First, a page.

WASHINGTON ( TheStreet) -- The U.S. unemployment rate crept back up to 9% last week, but some cities are feeling the pain far worse than others.
Roughly 112 metro areas in the U.S. are still dealing with 10% unemployment or greater. That's down from 166 at the same time last year, but tell that to folks in El Centro, Calif., where nearly one in every four people is unemployed. The Riverside-San Bernardino-Ontario area in California is still dealing with nearly 14% unemployment, while the 13.3% unemployment in Las Vegas is not only driving up foreclosures, but driving down traffic to its McCarran airport. Passenger numbers fell off 2.6% last year.
On the other side of the recovery, more than 210 cities are below the average U.S. rate and 65 areas dipped below 7%. If you've got a sweet gig at the University of Nebraska or have a steady buyer for your grain or corn-based ethanol, count yourself among the lucky residents of Lincoln, Neb., who aren't part of the city's absurdly low 4.1% unemployment rate. That's still up from 3% just two years ago, however, and is only a hair better than the 4.2% rate in Bismarck, N.D.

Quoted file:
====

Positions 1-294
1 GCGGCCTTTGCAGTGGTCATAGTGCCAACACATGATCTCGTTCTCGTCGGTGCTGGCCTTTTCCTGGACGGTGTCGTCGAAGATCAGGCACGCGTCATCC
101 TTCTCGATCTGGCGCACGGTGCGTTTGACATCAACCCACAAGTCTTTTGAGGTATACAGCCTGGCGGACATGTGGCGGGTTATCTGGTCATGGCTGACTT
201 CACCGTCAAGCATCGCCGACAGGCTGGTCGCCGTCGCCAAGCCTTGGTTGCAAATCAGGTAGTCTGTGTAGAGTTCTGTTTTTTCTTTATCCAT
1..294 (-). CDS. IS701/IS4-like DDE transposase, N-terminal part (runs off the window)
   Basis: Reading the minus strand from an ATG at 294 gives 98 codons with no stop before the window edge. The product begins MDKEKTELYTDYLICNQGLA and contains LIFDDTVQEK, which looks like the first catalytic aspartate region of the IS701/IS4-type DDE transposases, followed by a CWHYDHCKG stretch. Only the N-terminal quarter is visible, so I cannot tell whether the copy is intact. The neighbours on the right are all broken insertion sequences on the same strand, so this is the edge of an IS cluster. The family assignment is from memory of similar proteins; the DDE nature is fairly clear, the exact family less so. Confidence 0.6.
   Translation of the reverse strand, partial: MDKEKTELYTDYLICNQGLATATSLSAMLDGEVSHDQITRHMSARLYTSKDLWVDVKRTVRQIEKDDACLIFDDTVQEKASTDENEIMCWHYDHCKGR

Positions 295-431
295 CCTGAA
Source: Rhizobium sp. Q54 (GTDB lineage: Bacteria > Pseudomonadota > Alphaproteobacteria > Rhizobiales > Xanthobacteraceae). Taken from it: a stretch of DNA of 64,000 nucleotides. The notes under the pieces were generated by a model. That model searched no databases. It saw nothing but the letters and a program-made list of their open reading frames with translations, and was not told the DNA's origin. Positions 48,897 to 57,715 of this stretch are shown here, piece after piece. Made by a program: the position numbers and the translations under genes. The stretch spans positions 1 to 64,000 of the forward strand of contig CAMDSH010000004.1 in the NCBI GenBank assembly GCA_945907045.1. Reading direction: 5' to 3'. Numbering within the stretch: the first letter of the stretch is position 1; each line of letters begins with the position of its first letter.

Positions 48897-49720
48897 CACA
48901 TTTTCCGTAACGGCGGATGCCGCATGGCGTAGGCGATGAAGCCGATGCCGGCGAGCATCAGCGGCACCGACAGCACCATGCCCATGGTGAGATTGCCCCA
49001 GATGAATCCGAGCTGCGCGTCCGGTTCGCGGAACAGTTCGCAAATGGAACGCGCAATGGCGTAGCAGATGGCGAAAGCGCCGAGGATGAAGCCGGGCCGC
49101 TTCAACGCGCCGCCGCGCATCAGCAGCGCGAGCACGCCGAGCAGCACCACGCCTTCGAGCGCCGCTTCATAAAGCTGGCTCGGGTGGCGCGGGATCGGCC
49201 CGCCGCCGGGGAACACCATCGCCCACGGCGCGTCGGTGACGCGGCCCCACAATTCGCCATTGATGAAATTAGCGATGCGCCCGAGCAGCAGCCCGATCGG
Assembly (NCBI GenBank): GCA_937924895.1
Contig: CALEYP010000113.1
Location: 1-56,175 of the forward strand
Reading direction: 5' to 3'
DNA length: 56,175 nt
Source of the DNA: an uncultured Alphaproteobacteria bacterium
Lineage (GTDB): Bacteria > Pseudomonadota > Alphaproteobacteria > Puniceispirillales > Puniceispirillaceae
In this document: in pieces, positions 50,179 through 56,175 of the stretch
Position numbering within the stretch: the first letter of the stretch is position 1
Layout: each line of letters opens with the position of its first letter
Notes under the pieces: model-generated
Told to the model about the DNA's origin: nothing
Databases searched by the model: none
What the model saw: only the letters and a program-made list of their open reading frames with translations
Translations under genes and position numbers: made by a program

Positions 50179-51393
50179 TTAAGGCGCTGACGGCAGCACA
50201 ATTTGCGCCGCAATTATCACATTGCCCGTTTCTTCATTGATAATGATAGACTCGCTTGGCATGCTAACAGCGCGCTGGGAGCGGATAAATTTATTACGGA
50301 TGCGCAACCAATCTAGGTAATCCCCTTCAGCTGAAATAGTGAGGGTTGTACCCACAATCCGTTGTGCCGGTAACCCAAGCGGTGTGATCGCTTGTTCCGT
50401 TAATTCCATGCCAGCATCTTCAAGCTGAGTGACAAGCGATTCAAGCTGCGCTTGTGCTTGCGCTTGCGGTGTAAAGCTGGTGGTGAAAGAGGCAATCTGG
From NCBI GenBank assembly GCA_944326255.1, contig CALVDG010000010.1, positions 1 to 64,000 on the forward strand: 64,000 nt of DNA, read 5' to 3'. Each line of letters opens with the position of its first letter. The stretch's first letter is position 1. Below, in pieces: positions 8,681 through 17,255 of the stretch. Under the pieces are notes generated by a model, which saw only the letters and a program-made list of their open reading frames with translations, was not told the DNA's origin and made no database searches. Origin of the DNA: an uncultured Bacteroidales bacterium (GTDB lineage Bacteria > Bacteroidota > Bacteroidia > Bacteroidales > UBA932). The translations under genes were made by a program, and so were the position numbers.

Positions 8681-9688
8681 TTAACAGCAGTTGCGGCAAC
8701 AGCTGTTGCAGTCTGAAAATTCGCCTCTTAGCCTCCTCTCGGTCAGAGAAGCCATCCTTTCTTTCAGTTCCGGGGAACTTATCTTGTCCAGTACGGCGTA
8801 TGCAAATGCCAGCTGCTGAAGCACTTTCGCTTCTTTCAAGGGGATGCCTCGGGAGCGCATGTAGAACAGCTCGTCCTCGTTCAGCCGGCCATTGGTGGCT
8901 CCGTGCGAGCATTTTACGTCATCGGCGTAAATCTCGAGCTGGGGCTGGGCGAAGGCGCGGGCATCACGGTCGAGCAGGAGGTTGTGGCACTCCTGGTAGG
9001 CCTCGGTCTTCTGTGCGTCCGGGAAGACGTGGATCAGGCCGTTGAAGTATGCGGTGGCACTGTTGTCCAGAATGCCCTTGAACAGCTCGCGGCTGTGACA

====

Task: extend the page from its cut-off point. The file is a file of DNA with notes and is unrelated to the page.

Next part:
It takes more than just a low unemployment rate in a small town to show the world you've weathered years of recession-fueled financial woes. With help from the Census Department, the Bureau of Labor Statistics and the Bureau of Economic Analysis, TheStreet found 10 U.S. cities that not only withstood the economic downturn, but seemingly ignored it:
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